Our clearest look yet at the Apple Watch Series 4
Over the past few months, the Apple Watch Series 4 has been subject to numerous leaks. We've learned that Apple's next smartwatch is likely going to feature a bigger screen with thinner bezels all around, solid-state controls, and improved battery life, among other things. These rumors has been backed by numerous report, an alleged press image of the Apple Watch Series 4, and now – a photo of the front panel of the new Apple Watch.
Apple Watch Series 4 and how it's going to differ from previous models. Will it be different enough? Will it be better and how? Let's have a look.With all of this information on our hands, we decided to take a closer look at the
Bigger screen with a higher resolution, thinner bezels all around
iPhone X. But aside from the increased display area, the resolution of the Apple Watch Series 4 is also expected to see a bump – from the current 312 x 390, up to 384 x 480. This is confirmed by recently uncovered code in the watchOS beta 5, which mentions a density of 345 pixels per inch (up from the current 303ppi).
This means higher resolution images on the slightly bigger display, but it also means that many apps may have to go through rather serious interface changes to accommodate for the change.
Solid-state controls, improved battery life and waterproofing
The Apple Watch Series 4 will likely have solid-state controls that are more receded into the frame
The recently-leaked press render of the Apple Watch Series 4 offers interesting insight about the device's hardware controls – the Digital Crown and the Side button. The crown seems to be more deeply embedded into the body of the watch and its opening seems to be of a different shape. Aside from this, the Side button looks quite a bit flatter and less clicky, if that makes any sense. This actually isn't a solely a design change, but rather the result of Apple moving onto solid-state controls for the Apple Watch Series 4.
Solid-state means that the button doesn't actually press in, but the feeling of pressing it is simulated by Apple's Taptic Engine, much like it is with the home buttons on iPhone 7 and iPhone 8 models. As for the Crown, it still physically rotates (thankfully), but the physical gap between it and the device's housing has been eliminated, thus allowing for better, more reliable waterproofing.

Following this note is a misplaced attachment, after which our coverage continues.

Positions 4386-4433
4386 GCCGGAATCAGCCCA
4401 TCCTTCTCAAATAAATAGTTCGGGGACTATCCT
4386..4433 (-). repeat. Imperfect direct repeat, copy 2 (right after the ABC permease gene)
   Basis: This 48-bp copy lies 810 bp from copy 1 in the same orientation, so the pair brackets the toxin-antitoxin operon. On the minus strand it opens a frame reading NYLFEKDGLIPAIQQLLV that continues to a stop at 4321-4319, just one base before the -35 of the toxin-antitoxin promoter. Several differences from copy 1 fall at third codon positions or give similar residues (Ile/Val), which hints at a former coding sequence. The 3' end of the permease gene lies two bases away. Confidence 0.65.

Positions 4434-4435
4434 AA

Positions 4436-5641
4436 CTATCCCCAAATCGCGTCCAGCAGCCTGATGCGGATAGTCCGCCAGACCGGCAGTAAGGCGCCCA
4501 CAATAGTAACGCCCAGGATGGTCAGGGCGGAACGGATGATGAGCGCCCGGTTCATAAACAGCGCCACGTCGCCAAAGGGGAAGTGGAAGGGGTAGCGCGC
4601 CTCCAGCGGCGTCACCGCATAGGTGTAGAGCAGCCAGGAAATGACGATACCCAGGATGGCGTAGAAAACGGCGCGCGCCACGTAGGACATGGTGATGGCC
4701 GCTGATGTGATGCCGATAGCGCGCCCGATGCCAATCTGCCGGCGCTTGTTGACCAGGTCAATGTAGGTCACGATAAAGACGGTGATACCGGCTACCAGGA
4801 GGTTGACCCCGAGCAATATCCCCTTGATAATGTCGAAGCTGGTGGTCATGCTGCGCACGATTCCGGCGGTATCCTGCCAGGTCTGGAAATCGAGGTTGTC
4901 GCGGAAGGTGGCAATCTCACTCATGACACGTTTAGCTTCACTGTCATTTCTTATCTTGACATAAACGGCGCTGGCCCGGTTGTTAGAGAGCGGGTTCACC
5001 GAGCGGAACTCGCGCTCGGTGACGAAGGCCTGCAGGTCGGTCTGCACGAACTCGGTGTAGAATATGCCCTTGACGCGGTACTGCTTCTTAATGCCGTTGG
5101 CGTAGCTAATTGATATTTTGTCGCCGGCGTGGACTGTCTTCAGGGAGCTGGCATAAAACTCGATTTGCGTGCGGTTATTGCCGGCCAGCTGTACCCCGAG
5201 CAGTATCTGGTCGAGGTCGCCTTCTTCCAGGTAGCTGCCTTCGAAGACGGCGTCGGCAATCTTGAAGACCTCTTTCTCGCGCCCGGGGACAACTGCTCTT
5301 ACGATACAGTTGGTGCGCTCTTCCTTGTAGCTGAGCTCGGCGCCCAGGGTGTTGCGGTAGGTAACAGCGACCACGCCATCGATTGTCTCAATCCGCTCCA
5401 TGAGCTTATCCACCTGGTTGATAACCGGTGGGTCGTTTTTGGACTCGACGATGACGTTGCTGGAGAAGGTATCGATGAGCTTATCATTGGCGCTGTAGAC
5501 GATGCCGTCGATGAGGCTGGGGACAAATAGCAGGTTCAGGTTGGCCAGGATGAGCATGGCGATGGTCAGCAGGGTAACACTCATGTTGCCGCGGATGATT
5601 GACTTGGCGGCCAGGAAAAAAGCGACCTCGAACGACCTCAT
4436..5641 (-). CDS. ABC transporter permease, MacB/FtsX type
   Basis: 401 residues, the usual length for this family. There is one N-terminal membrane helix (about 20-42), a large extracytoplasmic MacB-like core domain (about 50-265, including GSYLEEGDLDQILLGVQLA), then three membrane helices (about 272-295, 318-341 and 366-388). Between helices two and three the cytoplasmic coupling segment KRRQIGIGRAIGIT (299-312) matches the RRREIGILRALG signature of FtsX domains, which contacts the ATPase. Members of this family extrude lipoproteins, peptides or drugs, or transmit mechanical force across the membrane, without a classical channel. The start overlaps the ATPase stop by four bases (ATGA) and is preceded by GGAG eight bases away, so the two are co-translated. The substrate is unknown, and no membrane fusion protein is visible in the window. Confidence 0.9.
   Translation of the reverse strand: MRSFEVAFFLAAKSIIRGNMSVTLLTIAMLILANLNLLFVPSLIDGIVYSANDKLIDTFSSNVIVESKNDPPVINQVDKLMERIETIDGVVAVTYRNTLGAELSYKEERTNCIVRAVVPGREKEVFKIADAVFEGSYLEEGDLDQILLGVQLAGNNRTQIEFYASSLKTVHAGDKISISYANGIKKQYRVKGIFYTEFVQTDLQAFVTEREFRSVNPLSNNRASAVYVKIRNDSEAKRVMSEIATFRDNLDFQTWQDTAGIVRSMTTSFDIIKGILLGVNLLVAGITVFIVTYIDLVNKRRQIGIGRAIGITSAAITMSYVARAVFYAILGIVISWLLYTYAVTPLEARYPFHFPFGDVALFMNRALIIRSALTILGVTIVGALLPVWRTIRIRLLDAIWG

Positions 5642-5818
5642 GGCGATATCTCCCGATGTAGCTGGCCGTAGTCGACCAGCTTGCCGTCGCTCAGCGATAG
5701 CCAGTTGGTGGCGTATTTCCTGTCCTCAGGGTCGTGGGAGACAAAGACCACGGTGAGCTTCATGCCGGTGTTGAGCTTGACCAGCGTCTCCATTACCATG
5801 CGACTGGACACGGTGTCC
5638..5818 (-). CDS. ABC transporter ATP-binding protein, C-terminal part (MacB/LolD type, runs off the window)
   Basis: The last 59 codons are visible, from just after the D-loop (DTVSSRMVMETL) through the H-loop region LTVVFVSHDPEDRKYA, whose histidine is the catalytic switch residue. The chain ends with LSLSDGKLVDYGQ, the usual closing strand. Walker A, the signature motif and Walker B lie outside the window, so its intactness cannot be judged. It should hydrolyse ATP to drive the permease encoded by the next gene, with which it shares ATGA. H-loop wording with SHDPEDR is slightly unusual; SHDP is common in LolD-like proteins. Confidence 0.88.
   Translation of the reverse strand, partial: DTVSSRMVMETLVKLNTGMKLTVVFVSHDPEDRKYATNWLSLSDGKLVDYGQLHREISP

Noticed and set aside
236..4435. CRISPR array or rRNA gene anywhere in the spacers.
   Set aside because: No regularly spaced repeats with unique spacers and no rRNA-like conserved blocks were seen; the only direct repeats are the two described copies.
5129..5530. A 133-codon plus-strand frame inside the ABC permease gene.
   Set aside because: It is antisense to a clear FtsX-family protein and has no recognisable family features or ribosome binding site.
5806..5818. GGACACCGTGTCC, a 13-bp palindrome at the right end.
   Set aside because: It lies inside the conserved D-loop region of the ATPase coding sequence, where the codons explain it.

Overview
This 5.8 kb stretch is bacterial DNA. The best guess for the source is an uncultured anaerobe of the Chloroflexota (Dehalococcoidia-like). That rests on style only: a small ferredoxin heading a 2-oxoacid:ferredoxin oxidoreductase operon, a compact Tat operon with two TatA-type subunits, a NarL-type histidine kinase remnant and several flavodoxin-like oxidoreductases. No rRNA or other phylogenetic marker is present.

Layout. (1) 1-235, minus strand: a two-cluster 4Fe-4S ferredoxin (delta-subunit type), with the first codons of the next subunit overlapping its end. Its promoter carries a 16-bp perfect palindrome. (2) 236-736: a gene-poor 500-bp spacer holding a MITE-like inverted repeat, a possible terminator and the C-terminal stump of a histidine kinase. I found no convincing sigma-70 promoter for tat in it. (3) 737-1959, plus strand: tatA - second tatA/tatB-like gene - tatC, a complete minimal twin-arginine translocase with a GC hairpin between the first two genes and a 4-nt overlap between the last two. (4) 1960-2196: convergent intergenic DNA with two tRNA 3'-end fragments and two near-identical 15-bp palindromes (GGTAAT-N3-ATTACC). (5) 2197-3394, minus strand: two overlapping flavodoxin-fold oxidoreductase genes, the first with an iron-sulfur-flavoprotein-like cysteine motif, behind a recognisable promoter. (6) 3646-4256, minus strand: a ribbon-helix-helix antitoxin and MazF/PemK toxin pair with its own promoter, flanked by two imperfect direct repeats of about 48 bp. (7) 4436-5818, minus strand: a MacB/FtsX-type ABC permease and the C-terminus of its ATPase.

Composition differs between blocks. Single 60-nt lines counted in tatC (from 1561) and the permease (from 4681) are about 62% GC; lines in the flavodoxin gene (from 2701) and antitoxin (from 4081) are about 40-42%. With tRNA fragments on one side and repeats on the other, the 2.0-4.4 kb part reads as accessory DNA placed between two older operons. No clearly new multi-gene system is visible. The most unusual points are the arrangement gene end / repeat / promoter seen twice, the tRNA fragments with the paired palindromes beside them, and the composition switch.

The lack of moving parts likely means more room inside the watch, which is needed to accommodate for the larger screen, and the bigger battery that will reportedly power the new Apple Watch.
Compatible with current Apple Watch bands
This is good news for everyone who's looking to upgrade to the Apple Watch Series 4, but wants to hold on to their current straps. That's especially important, considering Apple's official bands are not the cheapest around.
On the other hand, this also likely means no smart straps. Apple was rumored to be looking into smart bands for its future wearables, and was even granted a number of patents, but it seems like this idea won't materialize in 2018. Smart straps could, for example, be used to house different hardware components, such as a secondary battery or a camera, that would add new features to the Apple Watch, without increasing its size. Unfortunately, as this would require special connectors on the device itself, the Apple Watch Series 4 may miss out on this innovative feature. Next year, however, we may finally see the idea come to fruition.
READ MORE: Apple Watch Series 4 rumor review
Disclaimer: The images featured in this material have been made by PhoneArena and are based on preliminary information about the respective device(s), such as, but not limited to, factory CAD blueprints and live photos of the device(s), or accessories thereof. As such, the images found herein may not be fully representative of the final design of the device(s).